Dog rescued in remote community with jar stuck on its head, shot six times
WINNIPEG -- A dog is on a long road to recovery after being found by RCMP officers in a remote Manitoba community with a jar stuck on its head and six bullet wounds from a pellet gun.
The rescue happened on Thursday when RCMP officers were called to a home in the Fort Alexander community after a woman found the dog, a two-year-old spaniel-cross named Greta, under her deck with the jar stuck on its head frozen to the ground.
RCMP said the woman did not know who the dog belonged to and was worried for its well-being.
Manitoba Underdogs Rescue, who is caring for the dog, told CTV News the officer was able to remove the jar, but found Greta’s body was covered in cuts and bites believed to be caused by other dogs.
Greta was taken to an emergency veterinary clinic in Winnipeg where it was discovered she was suffering from metal toxicity. An x-ray showed she had been shot six times with a pellet gun and had a large piece of a metal in her stomach.
An x-ray showed Greta, a dog rescued from a remote Manitoban community, had been shot six times with a pellet gun and had a large piece of a metal in her stomach. (Source: Facebook/ Manitoba Underdogs Rescue Inc.)
“They found that she was so hungry she had eaten part of an aluminum can,” said Lindsay Gillanders, the media coordinator for the Manitoba Underdogs Rescue.
Gillanders said it’s difficult to say how these injuries were caused and what the motivations behind them were.
“I mean she’s been shot, so a human absolutely did that. I think at the very least, it’s an extreme case of animal neglect,” Gillanders said. “I find it hard to think of a dog that's starving with a jar stuck on her head who’s been shot and bitten by other dogs and not intervene.”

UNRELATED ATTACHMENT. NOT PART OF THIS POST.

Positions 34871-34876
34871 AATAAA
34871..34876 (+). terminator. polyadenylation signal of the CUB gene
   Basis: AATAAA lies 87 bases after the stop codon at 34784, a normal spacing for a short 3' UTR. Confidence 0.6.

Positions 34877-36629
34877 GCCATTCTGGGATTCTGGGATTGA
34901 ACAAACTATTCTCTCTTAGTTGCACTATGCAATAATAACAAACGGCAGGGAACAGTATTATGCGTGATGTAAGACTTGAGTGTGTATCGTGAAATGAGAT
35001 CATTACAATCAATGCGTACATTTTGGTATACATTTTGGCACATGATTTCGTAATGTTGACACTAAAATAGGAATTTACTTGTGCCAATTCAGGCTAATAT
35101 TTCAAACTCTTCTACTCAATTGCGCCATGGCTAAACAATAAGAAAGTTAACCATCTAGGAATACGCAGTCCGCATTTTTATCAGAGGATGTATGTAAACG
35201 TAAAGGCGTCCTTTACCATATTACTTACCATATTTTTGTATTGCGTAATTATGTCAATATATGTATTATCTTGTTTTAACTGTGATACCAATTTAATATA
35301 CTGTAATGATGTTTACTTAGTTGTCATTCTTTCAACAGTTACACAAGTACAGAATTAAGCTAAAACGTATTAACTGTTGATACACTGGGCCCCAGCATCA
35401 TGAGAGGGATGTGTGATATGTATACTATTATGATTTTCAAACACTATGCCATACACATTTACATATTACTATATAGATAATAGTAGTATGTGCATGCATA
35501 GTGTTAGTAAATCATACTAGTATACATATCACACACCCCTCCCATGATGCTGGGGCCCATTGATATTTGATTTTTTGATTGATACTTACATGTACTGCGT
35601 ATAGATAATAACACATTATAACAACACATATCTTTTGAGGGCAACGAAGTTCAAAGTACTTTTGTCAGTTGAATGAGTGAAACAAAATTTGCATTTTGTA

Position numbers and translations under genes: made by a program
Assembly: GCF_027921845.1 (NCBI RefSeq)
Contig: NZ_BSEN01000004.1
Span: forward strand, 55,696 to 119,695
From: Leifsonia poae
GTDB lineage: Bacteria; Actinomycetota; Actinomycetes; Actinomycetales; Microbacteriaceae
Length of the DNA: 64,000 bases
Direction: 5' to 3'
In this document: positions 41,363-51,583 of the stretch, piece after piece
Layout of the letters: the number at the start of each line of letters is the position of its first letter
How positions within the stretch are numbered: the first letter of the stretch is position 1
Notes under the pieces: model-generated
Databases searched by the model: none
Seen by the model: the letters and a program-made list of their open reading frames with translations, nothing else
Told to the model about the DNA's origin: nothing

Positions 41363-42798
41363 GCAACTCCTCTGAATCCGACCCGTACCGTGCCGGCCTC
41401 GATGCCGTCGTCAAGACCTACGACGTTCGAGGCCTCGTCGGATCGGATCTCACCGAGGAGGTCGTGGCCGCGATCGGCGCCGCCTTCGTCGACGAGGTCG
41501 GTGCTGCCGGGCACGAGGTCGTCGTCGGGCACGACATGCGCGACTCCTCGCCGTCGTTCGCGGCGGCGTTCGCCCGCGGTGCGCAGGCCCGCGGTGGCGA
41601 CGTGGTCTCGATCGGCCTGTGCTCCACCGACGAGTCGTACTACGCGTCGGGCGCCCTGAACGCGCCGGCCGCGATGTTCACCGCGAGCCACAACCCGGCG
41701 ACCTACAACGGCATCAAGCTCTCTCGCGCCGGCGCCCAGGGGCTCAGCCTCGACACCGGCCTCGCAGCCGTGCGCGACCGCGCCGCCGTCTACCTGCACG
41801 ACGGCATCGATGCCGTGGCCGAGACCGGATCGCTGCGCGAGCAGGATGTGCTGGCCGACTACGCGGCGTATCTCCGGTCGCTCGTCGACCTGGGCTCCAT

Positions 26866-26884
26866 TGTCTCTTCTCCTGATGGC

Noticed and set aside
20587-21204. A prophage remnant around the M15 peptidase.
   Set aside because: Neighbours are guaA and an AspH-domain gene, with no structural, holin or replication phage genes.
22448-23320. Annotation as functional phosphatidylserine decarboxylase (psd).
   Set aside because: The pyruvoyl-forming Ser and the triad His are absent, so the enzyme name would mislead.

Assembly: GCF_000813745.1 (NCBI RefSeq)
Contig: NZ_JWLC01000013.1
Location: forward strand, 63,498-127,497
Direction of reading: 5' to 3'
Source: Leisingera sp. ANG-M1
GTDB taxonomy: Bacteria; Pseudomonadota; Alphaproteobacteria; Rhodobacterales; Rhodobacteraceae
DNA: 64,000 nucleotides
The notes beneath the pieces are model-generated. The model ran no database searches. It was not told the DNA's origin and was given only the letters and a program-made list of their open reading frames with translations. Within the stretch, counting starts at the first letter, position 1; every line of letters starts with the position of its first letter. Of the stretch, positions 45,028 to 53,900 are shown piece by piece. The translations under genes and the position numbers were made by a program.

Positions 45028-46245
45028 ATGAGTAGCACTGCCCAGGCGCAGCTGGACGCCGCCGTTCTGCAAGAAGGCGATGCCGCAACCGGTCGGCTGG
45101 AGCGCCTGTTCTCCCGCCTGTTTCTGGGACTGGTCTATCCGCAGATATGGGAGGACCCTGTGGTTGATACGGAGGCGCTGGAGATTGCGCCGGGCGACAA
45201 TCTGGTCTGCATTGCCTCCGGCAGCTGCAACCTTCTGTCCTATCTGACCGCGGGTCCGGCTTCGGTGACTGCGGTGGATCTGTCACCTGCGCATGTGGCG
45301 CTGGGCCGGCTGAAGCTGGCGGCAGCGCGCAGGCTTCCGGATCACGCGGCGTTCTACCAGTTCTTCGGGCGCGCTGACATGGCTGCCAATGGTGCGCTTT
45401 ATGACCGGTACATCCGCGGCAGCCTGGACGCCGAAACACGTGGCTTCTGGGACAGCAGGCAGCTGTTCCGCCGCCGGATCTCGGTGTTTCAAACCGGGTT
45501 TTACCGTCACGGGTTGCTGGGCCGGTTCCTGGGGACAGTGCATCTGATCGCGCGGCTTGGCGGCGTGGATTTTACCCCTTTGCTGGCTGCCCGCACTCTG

Gillanders said at this point there are a lot of unknowns for Greta and the rescue is still in the fact-finding stage. What they do know is the treatment and care for the dog is going to cost several thousands of dollars.
The rescue is asking for donations to help cover the cost.
“In wintertime we try to keep a nice reserve of funds aside, knowing that it's going to get to -40C and there is going to be some really sad cases that come our way of frozen dogs, cold dogs, starving dogs,” Gillanders said.
Greta the dog is on a long road to recovery after being found by an RCMP officer in a remote Manitoba community with a jar stuck on its head and six bullet wounds from a pellet gun.(Submitted: Manitoba Underdogs Rescue Inc.)
MANITOBA’S STRAY DOG POPULATION “OUT OF CONTROL”
Greta’s case is not completely unique. With many rescue dogs coming from remote communities, Gillanders said people in Manitoba can and should be doing better.
“The sad reality is that we get probably three to four of these really, really tragic cases every year,” she said, adding it’s not necessarily the fault of any one community. “We've got cases of dogs being surrendered that were loved by their humans that just can't care for them anymore. There are great people in remote communities and in northern communities, but the reality is that the stray population is just out of control in some cases.”
Gillanders said the issue for many remote communities is access to veterinary services. She said it’s a systematic problem that requires the government to step up take action.
She said by taking care of the animals, the government will be taking care of Manitobans as well.